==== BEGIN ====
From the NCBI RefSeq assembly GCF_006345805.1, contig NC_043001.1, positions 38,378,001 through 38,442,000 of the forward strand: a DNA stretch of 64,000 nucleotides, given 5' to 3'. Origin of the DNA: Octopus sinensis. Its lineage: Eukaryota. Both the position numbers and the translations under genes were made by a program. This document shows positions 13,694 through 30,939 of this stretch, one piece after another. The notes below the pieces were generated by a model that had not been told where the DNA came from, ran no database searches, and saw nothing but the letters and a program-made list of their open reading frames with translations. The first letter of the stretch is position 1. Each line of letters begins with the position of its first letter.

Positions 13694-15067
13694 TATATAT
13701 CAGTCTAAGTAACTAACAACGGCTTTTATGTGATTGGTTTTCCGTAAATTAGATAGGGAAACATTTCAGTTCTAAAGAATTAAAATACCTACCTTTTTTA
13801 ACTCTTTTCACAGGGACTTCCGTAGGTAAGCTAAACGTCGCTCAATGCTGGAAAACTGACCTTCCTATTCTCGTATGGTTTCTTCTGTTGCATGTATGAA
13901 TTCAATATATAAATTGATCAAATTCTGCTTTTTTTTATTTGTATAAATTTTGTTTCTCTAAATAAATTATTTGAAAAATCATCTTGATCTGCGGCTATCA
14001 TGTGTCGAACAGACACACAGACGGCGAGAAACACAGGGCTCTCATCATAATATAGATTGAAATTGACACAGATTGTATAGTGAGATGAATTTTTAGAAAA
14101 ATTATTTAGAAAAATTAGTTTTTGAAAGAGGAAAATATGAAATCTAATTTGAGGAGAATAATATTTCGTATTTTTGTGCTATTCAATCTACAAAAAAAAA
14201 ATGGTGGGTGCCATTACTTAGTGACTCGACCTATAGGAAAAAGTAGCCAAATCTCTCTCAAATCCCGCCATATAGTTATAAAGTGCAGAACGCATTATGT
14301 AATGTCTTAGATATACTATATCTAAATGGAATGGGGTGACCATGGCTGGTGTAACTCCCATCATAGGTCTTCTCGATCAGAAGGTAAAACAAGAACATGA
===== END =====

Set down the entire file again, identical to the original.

From the NCBI RefSeq assembly GCF_006345805.1, contig NC_043001.1, positions 38,378,001 through 38,442,000 of the forward strand: a DNA stretch of 64,000 nucleotides, given 5' to 3'. Origin of the DNA: Octopus sinensis. Its lineage: Eukaryota. Both the position numbers and the translations under genes were made by a program. This document shows positions 13,694 through 30,939 of this stretch, one piece after another. The notes below the pieces were generated by a model that had not been told where the DNA came from, ran no database searches, and saw nothing but the letters and a program-made list of their open reading frames with translations. The first letter of the stretch is position 1. Each line of letters begins with the position of its first letter.

Positions 13694-15067
13694 TATATAT
13701 CAGTCTAAGTAACTAACAACGGCTTTTATGTGATTGGTTTTCCGTAAATTAGATAGGGAAACATTTCAGTTCTAAAGAATTAAAATACCTACCTTTTTTA
13801 ACTCTTTTCACAGGGACTTCCGTAGGTAAGCTAAACGTCGCTCAATGCTGGAAAACTGACCTTCCTATTCTCGTATGGTTTCTTCTGTTGCATGTATGAA
13901 TTCAATATATAAATTGATCAAATTCTGCTTTTTTTTATTTGTATAAATTTTGTTTCTCTAAATAAATTATTTGAAAAATCATCTTGATCTGCGGCTATCA
14001 TGTGTCGAACAGACACACAGACGGCGAGAAACACAGGGCTCTCATCATAATATAGATTGAAATTGACACAGATTGTATAGTGAGATGAATTTTTAGAAAA
14101 ATTATTTAGAAAAATTAGTTTTTGAAAGAGGAAAATATGAAATCTAATTTGAGGAGAATAATATTTCGTATTTTTGTGCTATTCAATCTACAAAAAAAAA
14201 ATGGTGGGTGCCATTACTTAGTGACTCGACCTATAGGAAAAAGTAGCCAAATCTCTCTCAAATCCCGCCATATAGTTATAAAGTGCAGAACGCATTATGT
14301 AATGTCTTAGATATACTATATCTAAATGGAATGGGGTGACCATGGCTGGTGTAACTCCCATCATAGGTCTTCTCGATCAGAAGGTAAAACAAGAACATGA